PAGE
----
Claypoole: Absolutely not. You always expect, with a new product, that there’s a “shiny penny” effect. People want to be a part of it because it’s the newest thing. We underestimated how many people wanted to be a part of it initially and we really underestimated how much passion, how much excitement there is. What we’ve found out in the past year is we’ve doubled the business we predicted we would have. In fact, we are well ahead of where we predicted we’d be at the end of the fifth year of business.

That’s due, first of all, to the love and support from a bunch of Gamecocks who want to be here, want to have weddings here, want to have birthday parties here. But also a lot of community support – businesses and not-for-profit organizations using the facility for everything from strategic planning meetings to celebrations and philanthropic events. Even during Hurricane Matthew, because this is a private facility, we actually stayed open, both to serve customers and to do relief work.

SCCEO: You mentioned passion. Earlier you mentioned the power of relationships. That segues into a tweak in the mission of My Carolina.

Claypoole: Traditionally, when people think of “alumni,” they think that’s something they do around mid-life. As an association, we are in the process of developing an entirely new strategic focus that begins even before someone becomes a Gamecock student. Why would somebody choose our university over another one? How do we help close that deal? How do they see the power of an alumni network that leads them to understand the connections they have will be valuable to them in business after they graduate?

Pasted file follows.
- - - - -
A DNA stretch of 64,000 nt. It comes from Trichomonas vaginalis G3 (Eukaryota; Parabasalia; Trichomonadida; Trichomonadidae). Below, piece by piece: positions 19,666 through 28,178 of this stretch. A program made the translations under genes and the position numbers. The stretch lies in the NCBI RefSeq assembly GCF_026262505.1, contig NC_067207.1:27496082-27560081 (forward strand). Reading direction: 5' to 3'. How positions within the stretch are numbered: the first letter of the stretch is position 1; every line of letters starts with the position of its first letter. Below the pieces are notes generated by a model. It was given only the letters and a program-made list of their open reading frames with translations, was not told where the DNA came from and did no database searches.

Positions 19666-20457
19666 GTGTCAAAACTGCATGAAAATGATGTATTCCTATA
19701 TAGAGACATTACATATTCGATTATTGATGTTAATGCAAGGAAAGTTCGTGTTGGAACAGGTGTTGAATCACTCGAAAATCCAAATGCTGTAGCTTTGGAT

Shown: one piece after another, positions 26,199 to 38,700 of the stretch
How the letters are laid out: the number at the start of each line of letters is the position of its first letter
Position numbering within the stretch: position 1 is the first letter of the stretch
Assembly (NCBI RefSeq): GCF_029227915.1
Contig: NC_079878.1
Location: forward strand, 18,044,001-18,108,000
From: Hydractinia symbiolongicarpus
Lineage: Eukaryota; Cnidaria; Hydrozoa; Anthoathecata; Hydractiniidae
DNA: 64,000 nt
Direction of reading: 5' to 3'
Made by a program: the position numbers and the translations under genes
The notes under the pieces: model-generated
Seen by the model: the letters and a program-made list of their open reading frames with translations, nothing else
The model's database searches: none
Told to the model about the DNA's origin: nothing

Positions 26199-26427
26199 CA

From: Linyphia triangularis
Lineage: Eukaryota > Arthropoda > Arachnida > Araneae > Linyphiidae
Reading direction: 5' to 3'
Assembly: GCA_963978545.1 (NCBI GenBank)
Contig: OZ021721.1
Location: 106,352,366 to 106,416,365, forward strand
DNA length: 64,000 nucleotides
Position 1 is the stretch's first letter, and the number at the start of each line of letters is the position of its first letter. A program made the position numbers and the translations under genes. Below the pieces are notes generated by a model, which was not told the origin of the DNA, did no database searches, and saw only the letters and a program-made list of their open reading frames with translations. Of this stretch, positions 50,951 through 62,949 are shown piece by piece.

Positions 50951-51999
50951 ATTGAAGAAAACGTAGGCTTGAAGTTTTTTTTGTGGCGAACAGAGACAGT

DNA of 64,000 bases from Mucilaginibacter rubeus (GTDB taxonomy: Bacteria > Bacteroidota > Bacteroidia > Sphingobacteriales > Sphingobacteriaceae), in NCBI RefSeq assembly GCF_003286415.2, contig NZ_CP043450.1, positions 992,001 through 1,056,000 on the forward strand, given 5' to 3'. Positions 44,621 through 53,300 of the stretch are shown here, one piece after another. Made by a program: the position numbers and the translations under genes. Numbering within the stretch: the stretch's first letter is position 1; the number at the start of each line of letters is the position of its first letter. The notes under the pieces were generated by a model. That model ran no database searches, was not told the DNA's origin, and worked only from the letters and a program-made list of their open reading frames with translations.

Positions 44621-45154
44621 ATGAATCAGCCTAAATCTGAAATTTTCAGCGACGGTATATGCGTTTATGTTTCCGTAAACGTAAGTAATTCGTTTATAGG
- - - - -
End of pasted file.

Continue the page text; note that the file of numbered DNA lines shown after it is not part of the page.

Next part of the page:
Seventy percent of what happens to a Gamecock happens outside the classroom. It’s the experience of being a university student. And it’s meaningful for our alumni to walk beside today’s students, coaching them through what it means to deploy a skill they just learned this past semester, hiring them for internships and co-ops, being in cities outside Columbia and welcoming them once they graduate and helping them build community and connections. We say you’re only going to be a student for four years, but if the university creates a meaningful experience around that, you’ll be a Gamecock for life.

SCCEO: So how do you do that? There has to be buy-in on the other end.

Claypoole: We have to understand our audience a little better. In this environment, where Millennials like to engage but are not traditional “joiners,” what they’re looking for is value. Is that worth my time? So we’re changing our own value proposition in that space and being accessible. While we’ve built a beautiful facility, we’ve designed within this facility the ability to capture data and information and learning and stream it across the globe and make it available to folks electronically. To start off in that space, we have begun a pretty intensive series of both qualitative and quantitative research of our own market.

SCCEO: How different is that from alumni organizations at comparable schools? Has anybody benchmarked this?